He's been researching collision-avoidance systems on ground vehicles. Now he is trying to develop software that can predict the motions of multiple objects. Such endeavors may play a role in answering how the FAA can roll out collision-avoidance systems on drones and, later, all aircraft.

The privacy question

Not everyone is eager to rush into the new frontier of robotic flight.

A poll last month showed 42 percent of Americans were "very concerned" about their privacy if law-enforcement agencies use drones with high-tech cameras. Researchers at Monmouth University found strong support for drones' use in search-and-rescue missions, tracking fugitive criminals and controlling illegal immigration, but strong opposition to using them to issue speeding tickets.

Among those sounding privacy alarms are the Electronic Privacy Information Center in Washington, D.C., the Electronic Frontier Foundation in San Francisco and the American Civil Liberties Union.

While acknowledging the benefits of emergency-response drones, the ACLU said in a December report, "Interest in deploying drones among police departments is increasing, and our privacy laws are not strong enough to ensure that the new technology will be used responsibly." It warned that once law-enforcement agencies acquire drones, they'll be tempted to use them for unauthorized surveillance.

The group cited an example in which the Houston Police Department got special permission to fly a UAV that stayed aloft 24 hours. In 2007, the department told a local television-news team that it wouldn't rule out using drones for traffic enforcement.

In New York City, a couple having sex on a private rooftop balcony were filmed by a conventional police-helicopter team in 2004 using night-vision equipment, the ACLU noted.

The ACLU warned of the potential of widespread intrusion into daily life. Among the concerns were UAVs with night-vision equipment, emerging technology that can "see through" walls, and video analytics that can track individuals using facial-recognition software. Video also can be streamed on the Web live, drone pilots say.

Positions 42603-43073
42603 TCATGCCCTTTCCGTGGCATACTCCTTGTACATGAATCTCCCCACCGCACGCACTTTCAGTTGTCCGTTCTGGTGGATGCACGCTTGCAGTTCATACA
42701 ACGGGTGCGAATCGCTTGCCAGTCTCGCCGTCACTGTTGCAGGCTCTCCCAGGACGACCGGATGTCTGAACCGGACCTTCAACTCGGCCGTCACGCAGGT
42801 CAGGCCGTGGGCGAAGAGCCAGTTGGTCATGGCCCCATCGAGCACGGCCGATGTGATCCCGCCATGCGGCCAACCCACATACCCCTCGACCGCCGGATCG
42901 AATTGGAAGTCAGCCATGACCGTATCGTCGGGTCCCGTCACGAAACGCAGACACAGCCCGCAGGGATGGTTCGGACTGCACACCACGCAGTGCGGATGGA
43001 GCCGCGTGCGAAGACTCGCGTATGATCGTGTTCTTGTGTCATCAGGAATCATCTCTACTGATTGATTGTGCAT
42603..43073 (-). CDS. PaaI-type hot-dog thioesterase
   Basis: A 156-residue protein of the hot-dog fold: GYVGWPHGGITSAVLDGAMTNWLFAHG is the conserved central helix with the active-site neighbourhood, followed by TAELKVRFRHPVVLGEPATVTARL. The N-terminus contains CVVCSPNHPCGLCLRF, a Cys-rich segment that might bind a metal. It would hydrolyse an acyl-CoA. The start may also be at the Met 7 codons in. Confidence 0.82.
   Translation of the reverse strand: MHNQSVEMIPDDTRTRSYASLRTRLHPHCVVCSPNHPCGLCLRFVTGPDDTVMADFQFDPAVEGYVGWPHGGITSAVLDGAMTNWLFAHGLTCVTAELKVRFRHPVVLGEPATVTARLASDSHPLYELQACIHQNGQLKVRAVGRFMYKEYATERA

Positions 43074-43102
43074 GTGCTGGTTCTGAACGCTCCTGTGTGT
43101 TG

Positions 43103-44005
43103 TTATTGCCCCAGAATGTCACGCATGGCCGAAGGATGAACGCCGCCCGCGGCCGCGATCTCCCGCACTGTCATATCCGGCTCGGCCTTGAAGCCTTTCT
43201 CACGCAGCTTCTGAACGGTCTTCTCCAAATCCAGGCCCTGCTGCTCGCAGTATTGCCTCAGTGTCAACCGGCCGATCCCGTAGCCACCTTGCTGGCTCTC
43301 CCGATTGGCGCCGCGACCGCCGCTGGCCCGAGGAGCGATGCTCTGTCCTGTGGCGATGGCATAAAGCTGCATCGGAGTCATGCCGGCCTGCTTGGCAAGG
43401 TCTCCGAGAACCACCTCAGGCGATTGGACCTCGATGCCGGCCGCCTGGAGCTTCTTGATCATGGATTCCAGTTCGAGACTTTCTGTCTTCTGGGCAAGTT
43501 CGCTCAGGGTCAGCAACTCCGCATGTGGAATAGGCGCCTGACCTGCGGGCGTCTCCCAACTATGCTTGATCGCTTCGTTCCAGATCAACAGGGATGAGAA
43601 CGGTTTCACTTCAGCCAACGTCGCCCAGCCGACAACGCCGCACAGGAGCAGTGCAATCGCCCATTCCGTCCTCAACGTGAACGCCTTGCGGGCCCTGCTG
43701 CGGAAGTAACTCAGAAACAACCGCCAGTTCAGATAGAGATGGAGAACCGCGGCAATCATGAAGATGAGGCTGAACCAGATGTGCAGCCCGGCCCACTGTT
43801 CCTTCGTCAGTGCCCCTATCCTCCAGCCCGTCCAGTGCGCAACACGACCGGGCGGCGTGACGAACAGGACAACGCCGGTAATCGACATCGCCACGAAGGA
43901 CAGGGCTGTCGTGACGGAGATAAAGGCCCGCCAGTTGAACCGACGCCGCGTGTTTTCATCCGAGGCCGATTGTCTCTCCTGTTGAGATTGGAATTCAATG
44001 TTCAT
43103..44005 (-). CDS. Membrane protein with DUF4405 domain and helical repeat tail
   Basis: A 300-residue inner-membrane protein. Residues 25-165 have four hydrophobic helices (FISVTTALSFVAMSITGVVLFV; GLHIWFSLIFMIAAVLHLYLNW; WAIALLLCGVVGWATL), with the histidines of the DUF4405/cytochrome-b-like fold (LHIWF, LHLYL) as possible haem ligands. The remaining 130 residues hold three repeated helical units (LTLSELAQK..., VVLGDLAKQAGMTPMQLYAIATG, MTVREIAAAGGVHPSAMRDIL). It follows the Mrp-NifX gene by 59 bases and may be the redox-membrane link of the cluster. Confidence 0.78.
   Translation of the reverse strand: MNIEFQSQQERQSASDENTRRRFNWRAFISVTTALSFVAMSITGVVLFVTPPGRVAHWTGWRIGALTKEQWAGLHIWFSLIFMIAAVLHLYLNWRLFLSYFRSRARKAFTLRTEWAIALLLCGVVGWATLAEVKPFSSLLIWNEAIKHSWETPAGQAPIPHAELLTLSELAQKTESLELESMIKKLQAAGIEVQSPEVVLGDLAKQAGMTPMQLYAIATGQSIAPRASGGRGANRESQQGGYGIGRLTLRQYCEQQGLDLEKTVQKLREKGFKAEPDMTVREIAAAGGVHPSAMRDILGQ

The ACLU also warned of racial or other profiling and automated enforcement similar to highway photo-enforcement. It noted the government claims the power to follow the movements of citizens using GPS systems.

The ACLU did not delve into misuse of drones by individuals. But with the technology becoming more affordable and advanced, it's easy to conjure up intrusive scenarios: a sexual predator using a drone to stalk victims; a homeowners association official spying on neighbors.

"These vehicles are like flying robotic video cameras: They're small, cheap and portable and allow for pervasive surveillance in ways that aren't possible with helicopters," said Alessandra Soler, executive director of the ACLU of Arizona. "Without adequate rules limiting fishing expeditions, especially by police, people's privacy rights are seriously at risk."

Safety concerns

Aviation-safety experts also envision troublesome scenarios.

The accident rate among drones is seven times that of general aviation and more than 350 times higher than commercial aviation, FAA officials said in testimony before Congress in 2010. They often fly in dangerous environments or are experimental aircraft, but the safety record "warrants careful review" before drones can be integrated, the agency warned lawmakers.

The Aircraft Owners and Pilots Association, which represents the general-aviation community, agrees. "This is very uncharted territory because there is no pilot on board to operate see-and-avoid procedures," said Heidi Williams, the association's vice president for airspace issues.

Williams and others said specific concerns won't be known until the government issues its proposed rules. But considering some drones can be hand-launched and some are smaller than a human hand, it's easy to see why pilots worry about crowded skies. Small but dangerous objects, like geese, can't be detected by radar.

For now, the FAA tries to keep skies safe by separating aircraft and restricting airspace to keep small private aircraft away from jetliners' flight paths. Midair collisions are extremely rare. The last such U.S. crash involving a commercial passenger flight was in 1990. The same separation rules limit where drones can fly.

But in the future, when thousands more UAVs take to the skies, some operated by amateurs who are unaware of the rules, safety risks will increase.

The FAA wants to develop collision-avoidance systems for drones as a step toward equipping all commercial flights with sense-and-avoid technology by the end of the decade.

Research labs like UA's are already working on the issue. And if Arizona becomes a federal test center, the state could play a large role in how the future of drones unfolds.